April 19, 2019 at 4:47 pm #5392
Here is my take on a Hornby Skewes Treble Booster using the Guitar PCB GBOF board. This one has been a long time coming. I completed the enclosure more than two years ago before I moved to Florida from Ohio. Over a year ago I put together the circuit board and switches, then put it on a breadboard to test the circuit before boxing it up, and of course it didn’t work. I wasn’t getting the proper voltages (they weren’t divided properly probably due to a grounding issue). I posted on the old board for help and then got frustrated and put it away for a year. Finally, about a month ago I decided to take another crack at it and after placing what I had done before on the breadboard, it worked fine and all the voltages were as they were supposed to be. Must have been some Gremlins.
So I boxed it up and of course it did not work, but the wiring was an awful mess due to the switchable input and switchable output caps. I thought I had planned out things well, but when boxing it up found out I did a lousy job of planning. I should have placed the rotary input cap switch in the corner of the board, which would have been on the side of board input, but unfortunately I had made the enclosure with the rotary switch going in the middle position at the top of the pedal.
So I disassembled the pedal and found the grounding issue. I lengthened a few wires to give me more room to work with and then carefully secured each component in the enclosure one by one testing the pedal after each one was secure. The pedal now works as it should. It has a 7 position input cap selector so different types of toneal variations can be chosen. At 22nF, it is in the stock HS Treble Booster position when paired with the 1nF output cap. With input and output caps selected at 10nF, you basically have a Linear Power Booster circuit. With the input cap at 5nF or 7nF and the output cap at 10nF, it puts you in the Rangemaster territory, although without a Germanium transistor. The larger input cap values give you a fatter boost. The output caps don’t seem to do much to the tone, although the higher value caps appear to provide more output. The pedal sounds great with input cap at 22nF to 68nF and the output cap at 10nF.
Below is a photo of the top of the pedal.
Below is a gutshot showing the spaghetti of wires. The way the pedal was configured ahead of time, as explained above, I just couldn’t get it any neater. I don’t think I am going to get as aggressive in the future modding a pedal with a multi-position switch due to the complexity – lesson learned!
Below is the basic circuit, although the cap values are slightly different. Input caps are 1nF to 68nF and output caps at 1nF (middle position) as well as 23nF and 11nF (the 22 and 10 positions) due to the additive effect of the 1nF cap which is paired with the other two. I added the 1nF to be paired with the 22nF output cap, one of the rumored combos for the HS. It gives a very thin trebly sound to the pedal and was an obviously wrong observation on the circuit. An A1M pot was used for the output control because it is what I had laying around.April 20, 2019 at 2:31 am #5400BarryKeymaster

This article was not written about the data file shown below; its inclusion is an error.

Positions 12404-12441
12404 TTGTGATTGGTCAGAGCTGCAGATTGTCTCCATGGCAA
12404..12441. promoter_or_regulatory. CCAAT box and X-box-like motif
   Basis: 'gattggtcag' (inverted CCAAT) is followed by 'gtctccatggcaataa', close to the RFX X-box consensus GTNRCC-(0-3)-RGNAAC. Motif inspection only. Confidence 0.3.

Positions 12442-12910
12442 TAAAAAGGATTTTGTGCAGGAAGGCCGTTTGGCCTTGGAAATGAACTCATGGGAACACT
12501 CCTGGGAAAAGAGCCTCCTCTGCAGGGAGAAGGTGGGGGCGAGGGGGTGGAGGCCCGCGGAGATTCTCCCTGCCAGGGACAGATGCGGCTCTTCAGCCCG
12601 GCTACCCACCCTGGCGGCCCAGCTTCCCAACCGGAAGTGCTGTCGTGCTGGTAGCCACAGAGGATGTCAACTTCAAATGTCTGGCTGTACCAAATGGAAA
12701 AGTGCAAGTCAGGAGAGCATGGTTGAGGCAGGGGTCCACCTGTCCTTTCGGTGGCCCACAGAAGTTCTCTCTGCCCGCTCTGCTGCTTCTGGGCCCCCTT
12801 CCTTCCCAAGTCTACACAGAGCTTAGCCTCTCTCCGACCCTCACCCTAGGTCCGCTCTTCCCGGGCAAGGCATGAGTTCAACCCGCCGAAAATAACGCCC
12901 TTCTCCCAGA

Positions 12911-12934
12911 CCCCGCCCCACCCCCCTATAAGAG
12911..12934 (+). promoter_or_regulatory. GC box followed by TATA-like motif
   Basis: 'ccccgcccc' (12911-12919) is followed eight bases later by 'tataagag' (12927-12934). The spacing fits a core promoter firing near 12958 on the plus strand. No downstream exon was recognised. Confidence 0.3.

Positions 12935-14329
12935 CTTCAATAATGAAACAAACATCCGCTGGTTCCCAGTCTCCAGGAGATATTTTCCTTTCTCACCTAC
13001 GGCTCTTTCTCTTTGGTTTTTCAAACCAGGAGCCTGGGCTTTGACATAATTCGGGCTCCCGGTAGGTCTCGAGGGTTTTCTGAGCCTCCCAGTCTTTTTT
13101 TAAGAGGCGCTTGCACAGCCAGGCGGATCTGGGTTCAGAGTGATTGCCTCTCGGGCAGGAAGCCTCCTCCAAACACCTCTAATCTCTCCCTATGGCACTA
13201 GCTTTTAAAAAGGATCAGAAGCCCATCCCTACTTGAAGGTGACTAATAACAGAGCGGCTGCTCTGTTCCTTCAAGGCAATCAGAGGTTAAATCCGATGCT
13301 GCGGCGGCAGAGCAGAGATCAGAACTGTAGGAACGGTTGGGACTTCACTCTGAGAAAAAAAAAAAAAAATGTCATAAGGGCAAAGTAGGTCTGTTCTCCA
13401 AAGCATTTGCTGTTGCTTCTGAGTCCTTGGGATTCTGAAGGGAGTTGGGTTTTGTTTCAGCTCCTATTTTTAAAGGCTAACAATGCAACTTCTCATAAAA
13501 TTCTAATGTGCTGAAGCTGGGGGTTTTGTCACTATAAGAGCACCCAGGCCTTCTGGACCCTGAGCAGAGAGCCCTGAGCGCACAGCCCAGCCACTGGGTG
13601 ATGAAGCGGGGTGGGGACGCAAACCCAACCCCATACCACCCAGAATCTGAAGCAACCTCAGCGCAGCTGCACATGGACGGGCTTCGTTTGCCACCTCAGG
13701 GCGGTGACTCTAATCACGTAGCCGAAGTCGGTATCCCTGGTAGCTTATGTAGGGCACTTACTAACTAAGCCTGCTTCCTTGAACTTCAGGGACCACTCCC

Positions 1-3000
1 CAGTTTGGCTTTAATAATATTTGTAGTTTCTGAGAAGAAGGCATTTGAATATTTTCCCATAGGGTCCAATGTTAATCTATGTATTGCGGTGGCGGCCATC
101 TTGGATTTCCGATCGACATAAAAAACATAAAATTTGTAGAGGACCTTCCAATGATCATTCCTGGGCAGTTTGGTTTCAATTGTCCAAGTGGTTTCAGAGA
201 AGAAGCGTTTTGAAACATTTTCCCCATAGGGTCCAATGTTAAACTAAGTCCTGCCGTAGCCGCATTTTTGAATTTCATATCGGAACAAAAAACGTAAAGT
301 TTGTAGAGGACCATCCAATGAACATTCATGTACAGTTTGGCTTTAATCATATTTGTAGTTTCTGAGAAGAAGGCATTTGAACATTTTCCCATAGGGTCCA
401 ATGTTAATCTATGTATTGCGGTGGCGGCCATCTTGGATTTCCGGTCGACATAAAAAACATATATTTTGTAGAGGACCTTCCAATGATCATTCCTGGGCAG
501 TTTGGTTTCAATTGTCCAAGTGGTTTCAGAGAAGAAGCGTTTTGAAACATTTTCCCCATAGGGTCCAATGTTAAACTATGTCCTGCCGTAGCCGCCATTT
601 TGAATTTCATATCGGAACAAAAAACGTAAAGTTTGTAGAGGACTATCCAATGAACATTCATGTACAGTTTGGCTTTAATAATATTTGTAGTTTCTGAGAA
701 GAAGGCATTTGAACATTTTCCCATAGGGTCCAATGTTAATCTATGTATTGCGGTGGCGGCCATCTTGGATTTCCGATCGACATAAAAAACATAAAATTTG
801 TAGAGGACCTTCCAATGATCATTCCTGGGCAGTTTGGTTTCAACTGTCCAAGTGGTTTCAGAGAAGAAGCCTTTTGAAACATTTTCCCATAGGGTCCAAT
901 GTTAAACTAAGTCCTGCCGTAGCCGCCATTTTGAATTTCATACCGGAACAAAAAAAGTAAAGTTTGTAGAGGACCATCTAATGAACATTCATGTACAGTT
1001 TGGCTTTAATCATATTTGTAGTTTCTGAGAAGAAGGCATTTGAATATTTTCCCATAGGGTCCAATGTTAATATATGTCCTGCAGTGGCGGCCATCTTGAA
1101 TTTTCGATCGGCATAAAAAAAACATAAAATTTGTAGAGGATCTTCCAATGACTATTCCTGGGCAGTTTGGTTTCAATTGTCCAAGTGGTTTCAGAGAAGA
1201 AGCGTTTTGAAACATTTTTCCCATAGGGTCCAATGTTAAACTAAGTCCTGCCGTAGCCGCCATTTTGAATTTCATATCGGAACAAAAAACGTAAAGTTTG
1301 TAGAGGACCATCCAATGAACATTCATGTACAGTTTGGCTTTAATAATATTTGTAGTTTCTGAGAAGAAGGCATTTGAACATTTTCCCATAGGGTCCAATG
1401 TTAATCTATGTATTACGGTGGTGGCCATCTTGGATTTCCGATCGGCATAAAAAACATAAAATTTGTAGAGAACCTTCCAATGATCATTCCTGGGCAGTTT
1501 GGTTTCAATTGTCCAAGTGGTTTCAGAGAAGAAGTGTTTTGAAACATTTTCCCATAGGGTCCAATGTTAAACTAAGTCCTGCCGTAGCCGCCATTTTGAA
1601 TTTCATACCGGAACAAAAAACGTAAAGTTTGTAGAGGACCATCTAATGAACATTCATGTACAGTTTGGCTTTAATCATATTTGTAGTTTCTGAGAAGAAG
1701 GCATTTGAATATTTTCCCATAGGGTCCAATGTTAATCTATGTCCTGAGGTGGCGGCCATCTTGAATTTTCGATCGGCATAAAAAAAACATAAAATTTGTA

Thank you for sharing and your thorough description!April 21, 2019 at 2:59 pm #5425wilkie1Moderator
This is a great detailed description of what can be achieved by changing cap values. If you are reading this, you might want to try the new ROTO-TONE DELUXE. It offers an easy way to do really neat component mods!April 23, 2019 at 8:46 am #5444
I totally agree with Wilkie. If I had only 4 input cap values instead of 7, I would have gone the Rototone way. I supposed I could have run two of them in parallel for even more input cap values, but that would have been even crazier than what I already was doing in the circuit. I do have a few Rototones for future projects such as an Electra style distortion with one Rototone for 4 clipping diode pairs and another switched Rototone with 4 single diodes to make an asymmetrical clipping option. I plan to pair this with a paramix to blend in the straight guitar signal. Crazy!
That is why this is a great hobby, although I think I may using some out of the box thinking on this, but just like everything else, somebody probably has already done this.April 23, 2019 at 1:02 pm #5447wilkie1Moderator
That’s great! Please check out the new options that the ROTO-TONE DELUXE offers. You may like to use some of them when you do your future mods.September 27, 2019 at 2:23 pm #6935
Here is a repost of the images. I changed image hosting sites due to multiple issues.
Below is a photo of the top of the pedal.
Below is a gutshot.
Below is the basic circuit, although I used slightly different input cap values and a 1M pot for the boost control as it was what I had laying around (would have used a 500K instead). Also I later changed out the transistor from an approximately 180 HFE 2N3904 to a similar gain S9013 because the 3904’s I tried I found radio interference in the background when I cranked things up. The S9013 and other transistors I tried didn’t have the radio interference for some reason. The PNP transistor in the original positive grounded circuit was 2N4081 that had gains around 90-330 HFE, so anything in that range should work.
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